Satya Nadella
Satya Nadella

Just a few years ago the world was leaving Microsoft for dead — a company that couldn't innovate, refused to play nicely with others and even bought the wrong things, like Nokia and Yammer.

Early incarnations of the Surface were commercial disasters. Even Gartner predicted Windows would be obsolete by 2017.

Go Satya Go

When CEO Satya Nadella took the helm in early 2014, he asked himself some tough questions, "Why does the world need Microsoft?" If Microsoft disappeared, would anyone care? 

That's what Nadella told Wall Street Journal Editor-in-Chief Gerard Baker during WSJDLive in Laguna Beach, Calif. this week, an invitation-only conference where CEOs, founders, pioneers and investors explore a wide range of tech-related issues.

What a difference a few years make. 

According to Microsoft, 400 million devices are now running Windows 10, Office has been downloaded to 340 million times to mobile devices, 1.2 billion people use Office, 80 percent of the Fortune 500 are on the Azure cloud and Microsoft’s stock price has just about doubled in the past two years.

Talking Nokia, Skype, LinkedIn

Of course, there were missteps, too. "We clearly missed on the mobile phone, there's no question," Nadella told Baker. 

Baker also teased Nadella about Microsoft's "tremendous" track record on acquisitions such as Nokia and Skype (fails Nadella balanced with successes like PowerPoint and Project) and then pushed him to talk about the LinkedIn acquisition strategy. 

Nadella looked no further than Microsoft's mission statement for an answer, noting the professional network would advance Microsoft's efforts to "empower every person and every organization on the planet to achieve more." That mission blends nicely with the LinkedIn mission of "connecting the world's professionals to make them more productive and successful."

He also clarified that Microsoft would be a custodian of LinkedIn's data, not the owner, a popular misconception that even Salesforce CEO Marc Benioff reportedly has.

Though Nadella said nothing about today's or next week's Windows events during that conversation, the ground was tilled for what is to come. And there are footprints in the web.

Microsoft Teams

Microsoft's My People

Microsoft has a habit of leaking things it wants you to know, going as far as providing sign-on screens for services that are not yet available. Today's example? Microsoft Teams

Microsoft leaked screen shots (the product is being used as Skype Team internally), which look a lot more like Slack than Yammer. Teams will likely be unveiled by Nadella and Office corporate vice president Kirk Koenigsbauer at Microsoft's Office event in New York City next week.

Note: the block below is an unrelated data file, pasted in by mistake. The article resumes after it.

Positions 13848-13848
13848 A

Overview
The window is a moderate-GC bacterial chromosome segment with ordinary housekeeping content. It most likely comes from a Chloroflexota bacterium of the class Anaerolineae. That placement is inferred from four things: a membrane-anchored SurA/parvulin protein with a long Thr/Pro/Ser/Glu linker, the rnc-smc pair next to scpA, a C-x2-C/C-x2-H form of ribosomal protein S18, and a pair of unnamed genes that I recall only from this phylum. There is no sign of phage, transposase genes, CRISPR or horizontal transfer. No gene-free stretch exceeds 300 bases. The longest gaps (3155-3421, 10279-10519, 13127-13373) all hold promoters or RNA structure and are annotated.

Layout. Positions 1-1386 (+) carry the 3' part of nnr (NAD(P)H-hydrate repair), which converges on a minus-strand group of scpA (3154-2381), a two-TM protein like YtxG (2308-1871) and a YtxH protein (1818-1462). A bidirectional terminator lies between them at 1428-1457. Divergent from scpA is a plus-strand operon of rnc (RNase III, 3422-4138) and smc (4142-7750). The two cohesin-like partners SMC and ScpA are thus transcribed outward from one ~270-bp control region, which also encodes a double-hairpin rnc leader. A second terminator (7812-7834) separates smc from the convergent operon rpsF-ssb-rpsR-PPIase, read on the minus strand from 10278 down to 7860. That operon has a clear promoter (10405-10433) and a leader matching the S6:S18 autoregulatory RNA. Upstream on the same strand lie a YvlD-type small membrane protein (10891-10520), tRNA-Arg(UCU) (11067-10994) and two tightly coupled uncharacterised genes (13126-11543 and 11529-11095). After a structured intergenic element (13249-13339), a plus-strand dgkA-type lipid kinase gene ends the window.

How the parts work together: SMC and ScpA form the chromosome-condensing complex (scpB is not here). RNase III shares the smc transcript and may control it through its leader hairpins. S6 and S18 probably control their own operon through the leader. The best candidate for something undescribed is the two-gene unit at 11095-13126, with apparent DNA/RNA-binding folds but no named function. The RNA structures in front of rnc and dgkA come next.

But Nadella envisions One Microsoft for all of your life (personal and professional). And in the next version of its Windows 10 operating system, the Creator’s update, he sets the stage for that with a product so social it can bridge home and the office. 

The company demonstrated a new feature called “My People,” which enables users to pin all of the people they care about to their Windows task bar and drag and drop any document, photo or video right on top of those contacts for easy sharing.

MyPeople also has an attention-grabbing "shoulder taps" feature, which looks like it allows "your people" to leverage an emoji to interrupt you when commanded. (Let's see if this makes it into the actual release).

More about Microsoft's consumer-facing news, including the Windows 10 Creators update, an all-new Surface Dial and Surface Book are available here.

Can We Love Microsoft?

At WSJDLive, Baker gently taunted Nadella about making products people need but don't necessarily love. "Are you happy with that?" Baker asked.

Nadella could have pointed to Xbox, Minecraft and even Excel junkies, but he had done that earlier in the conversation. So he simply smiled and said, "Of course, we want that to change. If you don't meet that bar (making products people love), you will pay for it."

What Nadella didn't point out is that some pretty savvy companies apparently do love (or fear) Microsoft. Google announced a Surface-like Jamboard — a collaborative, digital whiteboard — yesterday and Workplace by Facebook is going after Office 365's base. 

Benioff, meanwhile, is leading opposition to the pending LinkedIn buy. As for Apple, its fourth fiscal quarter 2016 results were just OK — and now it's delayed the release of AirPods, its new wireless earbuds.

Suddenly Nadella has a cast of tech industry leaders on their toes more worried about what they might miss than what they might mock.